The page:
This latest insider trading case is an offshoot of the massive investigation underway by federal authorities into illegal passing of confidential information among hedge funds, consultants at so-called expert networks, and corporate insiders that to date have netted 56 convictions.
Prosecutors revealed that both Tortora and Goyal have already pleaded guilty to one count of conspiracy to commit securities fraud and one count of securities fraud each, as has one other member of the alleged ring, Spyridon Adondakis, a research analyst at Level Global. Authorities said the three cooperated with the investigation.
The other alleged ring members facing charges include Jon Horvath, who worked at the Connecticut hedge fund Sigma Capital Management, and Danny Kuo who worked at a West Coast investment firm.
Robert Khuzami, director of enforcement for the Securities and Exchange Commission, said the work of the alleged insider trading ring was more disturbing than other types, such as those who stumbled over secret information or learned confidential information on a one-time basis.
“Today’s actions lay bare an organized network of analysts and fund traders who set up and used a corruption network to obtain insider information,’’ Khuzami said at a news conference in Manhattan.
Its name once again dragged through the mud with the arrest of a former portfolio manager, Diamondback Capital Partners is again trying to reassure investors that their money is safe.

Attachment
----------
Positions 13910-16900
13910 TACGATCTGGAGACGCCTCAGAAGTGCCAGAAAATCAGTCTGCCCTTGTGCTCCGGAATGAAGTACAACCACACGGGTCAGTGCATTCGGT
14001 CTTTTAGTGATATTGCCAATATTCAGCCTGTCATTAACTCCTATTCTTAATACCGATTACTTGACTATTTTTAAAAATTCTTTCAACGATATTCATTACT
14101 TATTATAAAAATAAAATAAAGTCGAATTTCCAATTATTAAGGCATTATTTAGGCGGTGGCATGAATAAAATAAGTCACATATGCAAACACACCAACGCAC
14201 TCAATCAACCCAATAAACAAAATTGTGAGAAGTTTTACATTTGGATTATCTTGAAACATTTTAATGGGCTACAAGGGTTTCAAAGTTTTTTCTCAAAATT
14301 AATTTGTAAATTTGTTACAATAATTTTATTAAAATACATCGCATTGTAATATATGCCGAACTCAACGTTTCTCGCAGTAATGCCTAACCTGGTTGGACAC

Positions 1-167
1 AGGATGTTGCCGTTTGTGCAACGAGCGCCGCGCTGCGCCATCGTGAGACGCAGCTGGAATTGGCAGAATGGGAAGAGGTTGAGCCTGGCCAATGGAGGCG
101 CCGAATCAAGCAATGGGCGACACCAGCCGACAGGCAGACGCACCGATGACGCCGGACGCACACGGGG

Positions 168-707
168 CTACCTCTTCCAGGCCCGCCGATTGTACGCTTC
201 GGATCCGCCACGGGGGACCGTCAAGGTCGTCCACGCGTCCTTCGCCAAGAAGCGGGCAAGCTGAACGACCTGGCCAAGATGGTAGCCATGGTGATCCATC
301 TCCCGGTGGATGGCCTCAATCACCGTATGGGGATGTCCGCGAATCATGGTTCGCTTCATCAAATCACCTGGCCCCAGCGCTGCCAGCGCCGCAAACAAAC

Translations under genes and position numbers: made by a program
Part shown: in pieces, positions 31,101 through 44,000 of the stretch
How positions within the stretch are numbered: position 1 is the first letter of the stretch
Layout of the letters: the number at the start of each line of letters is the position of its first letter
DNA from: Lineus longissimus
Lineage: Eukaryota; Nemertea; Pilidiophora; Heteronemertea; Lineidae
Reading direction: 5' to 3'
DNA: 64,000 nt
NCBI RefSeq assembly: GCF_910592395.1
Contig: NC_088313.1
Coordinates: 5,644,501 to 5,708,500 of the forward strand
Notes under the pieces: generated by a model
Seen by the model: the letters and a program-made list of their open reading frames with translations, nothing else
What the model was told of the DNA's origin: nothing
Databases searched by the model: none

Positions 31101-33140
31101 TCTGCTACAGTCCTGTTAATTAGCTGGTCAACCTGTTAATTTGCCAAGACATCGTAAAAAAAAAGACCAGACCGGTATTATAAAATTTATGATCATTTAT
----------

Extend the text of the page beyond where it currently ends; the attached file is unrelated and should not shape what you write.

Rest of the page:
The Stamford, Conn.-based hedge fund has beaten the odds so far, surviving in spite of a raid of its office, the arrest of a former trader and some $2 billion in redemptions. But Tuesday saw the arrest of another former trader, Todd Newman, who was charged along with seven others with insider-trading.
Newman and three others, including a SAC Capital Advisors trader and a founder of hedge fund Level Global Investors, were arrested thanks to the cooperation of the three others charged in the case, all of whom have pleaded guilty. One of the cooperating witnesses is Jesse Tortora, a former Diamondback analyst and the alleged go-between in the ring, buying confidential information about Dell Inc. and trading it with his fellow alleged insider-traders.
But Diamondback said it “has been proactively assisting the U.S. Attorney’s Office and the SEC since we became aware of the inquiry,” Hedge Funds Review reports.
“The fruits of that cooperation are reflected in the charges filed and unsealed today against two former employees,” Diamondback’s Richard Schimel and Larry Sapanski wrote to clients. They called their cooperation “an important step in putting this matter behind us.”
Newman’s illegal trades earned Diamondback $3.9 million, according to the Securities and Exchange Commission. The firm, which has never itself been accused of any wrongdoing, settled with the SEC in August. It said that Newman was put on leave immediately after the Federal Bureau of Investigation’s raid of Diamondback’s offices last November.
Four hedge funds were raided that month. The other three, including Level Global, have since closed.